“This is my take on a wintertime favourite that's served in my childhood home,” says Food specialist Irene Fong. “My dad loves this braised beef with noodles, but it's just as good served over rice.” We've used brisket here because it's unbelievably tender when braised.
The thick meat sauce on these noodles is a bit like an Asian-style Bolognese. The cooked noodles tend to stick together if they stand for a while, so mix the sauce into them and eat right away for the best texture. For a twist, serve the sauce over rice with a side of steamed bok choy.
There are so many reasons to bake a cake—birthdays, family get-togethers, office potlucks—and no dinner really feels complete without a dessert or something sweet to end the meal.
Everyone is familiar with the retro
pineapple upside-down cake, topped with rings of pineapple baked in a brown sugar glaze with a moist and tender cake below. But upside-down cakes don't have to be limited to just pineapple. Apples, pears and berries all make delicious and beautiful cake toppers. Take time to carefully arrange the fruit; once flipped over, you will be rewarded with a spectacular dessert!
Upside-down cakes need to be inverted shortly after they come out of the oven or the fruit may stick. Place serving platter right side down on top of the cake. Using oven mitts, hold the sides of cake pan and platter together; carefully flip cake onto the serving platter.
Upside-Down Buttermilk Pear Cake Delicate slices of pear and a rich, gooey caramel sauce are the crowning glories of this moist and tender cake. If any of the caramel and pear topping sticks to the pan, just use the tip of a sharp knife to scrape it back onto the top of the cake.
Photography by Ryan Szulc
Raspberry Upside-Down Cake Flip over this summery cake to reveal jewel-toned raspberries, the perfect treat when fresh berries are in season. Sweet caramel enhances the juicy fruit.
Photography by Jeff Coulson
Mini Berry Bundt Cakes These cute raspberry-swirled cakes only reveal their pretty design once they are flipped over. Dusted with icing sugar, they make the perfect addition to any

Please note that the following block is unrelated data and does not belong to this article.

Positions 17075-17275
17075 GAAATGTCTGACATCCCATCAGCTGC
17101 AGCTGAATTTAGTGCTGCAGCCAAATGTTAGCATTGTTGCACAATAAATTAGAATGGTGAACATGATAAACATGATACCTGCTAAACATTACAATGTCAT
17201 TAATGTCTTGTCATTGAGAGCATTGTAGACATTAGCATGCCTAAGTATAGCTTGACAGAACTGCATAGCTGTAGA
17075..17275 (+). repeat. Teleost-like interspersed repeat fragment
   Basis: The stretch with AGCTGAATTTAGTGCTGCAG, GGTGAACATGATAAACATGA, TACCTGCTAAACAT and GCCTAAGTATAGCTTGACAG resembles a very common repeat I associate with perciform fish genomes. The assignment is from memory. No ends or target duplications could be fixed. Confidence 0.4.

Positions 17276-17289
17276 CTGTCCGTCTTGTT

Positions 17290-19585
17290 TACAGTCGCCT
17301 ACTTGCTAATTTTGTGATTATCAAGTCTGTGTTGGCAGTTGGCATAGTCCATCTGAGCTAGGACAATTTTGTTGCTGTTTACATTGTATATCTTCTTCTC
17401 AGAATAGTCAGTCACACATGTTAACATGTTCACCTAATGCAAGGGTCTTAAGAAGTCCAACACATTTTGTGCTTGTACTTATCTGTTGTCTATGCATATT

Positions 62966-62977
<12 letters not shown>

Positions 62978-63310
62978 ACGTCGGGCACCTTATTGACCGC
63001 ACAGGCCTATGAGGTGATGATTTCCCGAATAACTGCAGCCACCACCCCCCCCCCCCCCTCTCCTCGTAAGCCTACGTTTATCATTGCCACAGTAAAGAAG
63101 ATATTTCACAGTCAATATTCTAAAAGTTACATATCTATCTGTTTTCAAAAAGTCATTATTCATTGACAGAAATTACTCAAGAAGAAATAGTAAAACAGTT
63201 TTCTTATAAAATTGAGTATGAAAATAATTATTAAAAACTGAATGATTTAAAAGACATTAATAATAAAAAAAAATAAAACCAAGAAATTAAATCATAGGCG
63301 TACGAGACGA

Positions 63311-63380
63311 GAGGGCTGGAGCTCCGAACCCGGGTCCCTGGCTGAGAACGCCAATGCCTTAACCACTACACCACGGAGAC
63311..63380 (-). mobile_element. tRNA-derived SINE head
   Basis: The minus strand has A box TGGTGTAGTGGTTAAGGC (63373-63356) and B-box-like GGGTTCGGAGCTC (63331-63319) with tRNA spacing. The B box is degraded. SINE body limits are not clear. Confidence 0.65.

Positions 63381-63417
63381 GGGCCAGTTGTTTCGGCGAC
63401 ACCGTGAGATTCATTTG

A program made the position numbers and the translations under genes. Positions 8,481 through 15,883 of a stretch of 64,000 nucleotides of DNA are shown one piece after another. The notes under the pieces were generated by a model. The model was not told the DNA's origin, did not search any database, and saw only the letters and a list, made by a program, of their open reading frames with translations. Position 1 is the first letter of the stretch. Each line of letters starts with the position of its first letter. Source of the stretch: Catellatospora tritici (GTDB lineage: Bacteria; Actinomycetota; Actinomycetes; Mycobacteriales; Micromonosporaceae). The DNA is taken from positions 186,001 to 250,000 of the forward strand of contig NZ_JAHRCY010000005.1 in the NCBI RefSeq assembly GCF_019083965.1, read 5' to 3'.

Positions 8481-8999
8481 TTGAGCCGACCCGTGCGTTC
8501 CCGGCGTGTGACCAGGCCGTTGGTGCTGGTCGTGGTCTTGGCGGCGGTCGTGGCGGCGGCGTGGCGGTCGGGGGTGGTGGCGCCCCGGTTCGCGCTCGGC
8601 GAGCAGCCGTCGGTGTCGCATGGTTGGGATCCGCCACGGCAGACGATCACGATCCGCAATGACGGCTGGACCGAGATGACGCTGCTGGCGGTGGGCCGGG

Photograpy by Jodi Pudge
The Ultimate Tarte Tatin Apples, slowly caramelized in butter and sugar, sit proudly atop this classic French upside-down tart. Traditionally, this tart is baked in a heavy cast-iron pan. Clean and season your pan well to get rid of any savory flavours before baking up the
Photography by Jeff Coulson
Sticky Caramel Apple Buns These sticky caramel buns—with a hidden apple filling—will make ordinary cinnamon rolls seem boring. You wouldn't even know the dough has a bit of whole wheat flour! Don't wait too long before flipping these buns; the caramel will stick if it gets too cold.
Photography by Jeff Coulson
Caramel Topped Semolina Cake Sweet caramel surrounds this moist and dense flan-like cake. Not many cakes are made with breakfast cereal, but this one uses wheat semolina (a.k.a. farina), traditionally cooked up in milk for
Photography by Jim Norton Looking for more dessert inspiration? Check out our
Baking and Desserts page
You'll recognize a good baguette by its signature deep-golden crust, and it's chewy, soft interior. For all its perfection when it comes to texture,
it does have one major flaw: it's really only at its best if enjoyed on the day it's made and purchased. If you're lucky -- and not a purist! -- you may get another half day out of it, but that's really the most you'll ever get out of a fresh baguette.
My solution? Given that my love for baguette knows no bounds (blame it on me being French!) I like to always have some on hand, but I rarely get around to finishing an entire baguette in the span of a day. For those times, I simply freeze leftovers to be enjoyed later. You can also purchase a baguette with the intent of freezing it so you know you'll always have some readily available for later. Here's how to do it!
To freeze your baguette, cut it in half crosswise and tightly wrap in aluminum foil. The fresher the baguette the better the results so if you can score a warm-from-the-oven baguette from the store, do so!
To thaw, preheat your oven to 450F. Once its reached that temperature, turn your oven off, and bake the unwrapped bread in the oven until it is thawed, which takes about 12 minutes (depending on the size of your bread). Photography by Jennifer Bartoli
How one woman found love with someone who had lost it.
After my husband and I separated, I didn't think I would ever fall in love again. I had two little children and couldn't imagine being in another relationship. I felt unlucky in love, as if perhaps I didn't deserve to be happy. Besides, I hadn't dated in 15 years and, now, didn't know where to begin. But six months after I separated, a mom I'd just met called to ask if I'd be interested in going on a blind date with her friend James*, a single dad who had recently lost his wife to cancer.
By then, every single person I'd met had baggage, including me, so it never occurred to me that dating a widower would be different from dating anyone else. I didn't even really consider the possibility that a first date might lead to a second. But from the get-go, I could tell James was different. The conversation flowed easily, he was funny and interesting…we ended up going on that second date, then a third. When he asked me to date him exclusively a few weeks later, I was ecstatic— but a few months into our relationship, something weird started happening. There were a series of days when, inexplicably, he wasn't himself. He was quiet and sad and didn't want to talk.